One upward step!
Another upward step!
An upward step, another . . . the Sun shines!
Rise / Dawn.
These words certainly seem to indicate that this particular haka, often referred to as the Ka Mate ("I die") has celestial meaning under the surface. The website linked above which discusses the origins of the Ka Mate explains it as the memorialization of an actual Maori event involving a chieftain in the early 1800s escaping from his enemies by hiding in a kumara pit (here's the link again).

While that explanation is certainly possible, it doesn't really explain the elements of the chant that clearly refer to the rising sun. The sun is very prominent in the haka, which ends dramatically with the sun's rising or dawning. The fact that Schwaller de Lubicz believed that the sun's rising in Leo on the date of the heliacal rising of Sirius is connected with the concept of lions (or lion-headed gargoyles, which certainly describes Bes) guarding gates, and the fact that Martin Doutré believes that the protective activity of Bes is connected with the motions and expressions of the haka, would appear to indicate that these solar references in the Ka Mate chant may well have something to do with celestial symbolism.

There is also the striking line in the haka which says, "This is the hairy man / Who fetched the Sun / And caused it to shine again." The story that this refers to the Maori chieftain's rescuer, who helped save the chieftain's life by hiding him in a kumara pit, seems a little strained as an explanation for a hairy man who fetches the sun and causes it to shine again.

It seems especially unsatisfactory in light of the fact that there are very powerful mythological traditions of a "hairy man" or a "hairy twin" found throughout the world and stretching back to very ancient times. For some discussion of these, see the previous post entitled "Gemini, Canis Minor and the Hairy Twin." That discussion notes that the "hairy man" appears in the epic of Gilgamesh (Enkidu is the hairy man), in the book of Genesis (Esau), and in the mythology of Japan and of the Cherokee people of North America.

Note that the hairy man is associated with the constellation Gemini (the Twins) as discussed in that post, and that this constellation is very close to the constellation of Leo the Lion that we have seen may somehow be connected to the haka. They will actually be higher in the sky above the head of the Lion when the sun is rising in Leo, which could be the explanation for this concept of the Hairy Man fetching the sun.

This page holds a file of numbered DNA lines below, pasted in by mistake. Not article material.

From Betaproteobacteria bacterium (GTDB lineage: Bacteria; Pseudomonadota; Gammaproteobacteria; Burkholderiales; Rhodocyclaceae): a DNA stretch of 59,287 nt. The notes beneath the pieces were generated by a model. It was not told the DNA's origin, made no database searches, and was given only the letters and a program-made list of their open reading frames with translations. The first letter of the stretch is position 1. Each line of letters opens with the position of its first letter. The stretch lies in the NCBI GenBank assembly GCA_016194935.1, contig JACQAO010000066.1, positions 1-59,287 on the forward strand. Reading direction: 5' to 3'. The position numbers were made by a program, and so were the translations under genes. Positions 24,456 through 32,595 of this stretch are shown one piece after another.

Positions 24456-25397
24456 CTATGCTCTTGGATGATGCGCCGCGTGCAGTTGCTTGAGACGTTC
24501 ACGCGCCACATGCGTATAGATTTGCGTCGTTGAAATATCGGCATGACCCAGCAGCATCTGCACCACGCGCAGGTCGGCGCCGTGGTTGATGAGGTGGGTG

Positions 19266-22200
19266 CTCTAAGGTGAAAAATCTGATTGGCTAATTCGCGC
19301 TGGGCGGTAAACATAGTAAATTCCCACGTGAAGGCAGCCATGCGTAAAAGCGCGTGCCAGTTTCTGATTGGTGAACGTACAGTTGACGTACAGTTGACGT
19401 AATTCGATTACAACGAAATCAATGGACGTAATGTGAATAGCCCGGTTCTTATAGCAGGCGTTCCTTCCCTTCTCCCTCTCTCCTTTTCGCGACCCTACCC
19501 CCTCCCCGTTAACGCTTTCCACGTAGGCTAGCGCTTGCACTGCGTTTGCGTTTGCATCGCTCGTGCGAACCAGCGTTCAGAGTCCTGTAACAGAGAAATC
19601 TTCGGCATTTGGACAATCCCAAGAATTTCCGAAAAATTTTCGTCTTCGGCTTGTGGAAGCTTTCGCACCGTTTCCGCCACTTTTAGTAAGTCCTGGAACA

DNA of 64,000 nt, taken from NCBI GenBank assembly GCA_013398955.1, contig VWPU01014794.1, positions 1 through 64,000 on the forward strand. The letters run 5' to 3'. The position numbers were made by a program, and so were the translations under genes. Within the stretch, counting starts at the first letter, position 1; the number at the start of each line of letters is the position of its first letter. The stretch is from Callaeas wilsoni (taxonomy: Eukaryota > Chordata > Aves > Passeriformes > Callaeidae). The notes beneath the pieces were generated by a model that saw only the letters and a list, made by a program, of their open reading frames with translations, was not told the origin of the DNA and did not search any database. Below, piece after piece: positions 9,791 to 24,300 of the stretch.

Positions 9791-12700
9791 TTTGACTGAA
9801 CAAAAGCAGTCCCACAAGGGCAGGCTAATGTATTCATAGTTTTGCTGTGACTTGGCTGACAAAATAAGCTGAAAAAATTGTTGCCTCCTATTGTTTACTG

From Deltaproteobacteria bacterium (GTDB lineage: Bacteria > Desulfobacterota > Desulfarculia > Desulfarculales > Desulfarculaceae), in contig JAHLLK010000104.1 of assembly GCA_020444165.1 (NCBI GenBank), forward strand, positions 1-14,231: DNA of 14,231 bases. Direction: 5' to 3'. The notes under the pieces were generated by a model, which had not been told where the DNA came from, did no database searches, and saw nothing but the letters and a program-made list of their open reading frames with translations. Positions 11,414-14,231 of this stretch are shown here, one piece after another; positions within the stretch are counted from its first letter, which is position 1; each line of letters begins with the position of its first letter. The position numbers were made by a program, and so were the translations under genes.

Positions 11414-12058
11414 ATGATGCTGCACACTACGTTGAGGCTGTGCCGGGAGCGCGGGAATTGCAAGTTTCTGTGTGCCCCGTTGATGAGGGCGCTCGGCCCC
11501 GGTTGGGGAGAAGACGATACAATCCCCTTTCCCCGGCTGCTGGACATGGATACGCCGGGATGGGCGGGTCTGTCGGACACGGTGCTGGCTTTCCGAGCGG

Arguing against this explanation is the fact that Cancer the Crab is actually directly next to the Lion and precedes it in the sky, but it is much fainter than the Twins. However, as we have seen from the painting known as "The Panel of the Wounded Man" in the Cave of Lascoux, if that panel is actually a celestial diagram (and I believe it is very likely that it is), it depicts the stars of Leo (in the tail of the Rhino), then the leaning man (the "Wounded Man") drawn using two parallel lines who depicts the constellation Gemini, then the charging Bull who represents Taurus. Cancer is not present. There is a significant bird on a pole in that diagram-- this could perhaps be connected with the star Procyon, but it is not in the correct location to be Cancer.

Therefore, it would seem that we can use this painting as supporting evidence for our theory that the Hairy Man who "fetches the sun and makes it rise" is connected with the Hairy Twin who is associated with the constellation Gemini, especially if the haka really has a connection to the sun rising in the constellation Leo.

Even if you do not buy this possible explanation, it is pretty clear that there is a lot in the haka that is worth careful study and consideration. It certainly appears to contain ancient knowledge and celestial references that were known by the Maori of previous centuries. Whether it also contains evidence that this knowledge is connected to the ancient knowledge of the Egyptians (knowledge which might also have been preserved by the Cherokee, the Japanese, and other cultures around the world) is a matter for debate. We should probably not be too quick to dismiss the possibility.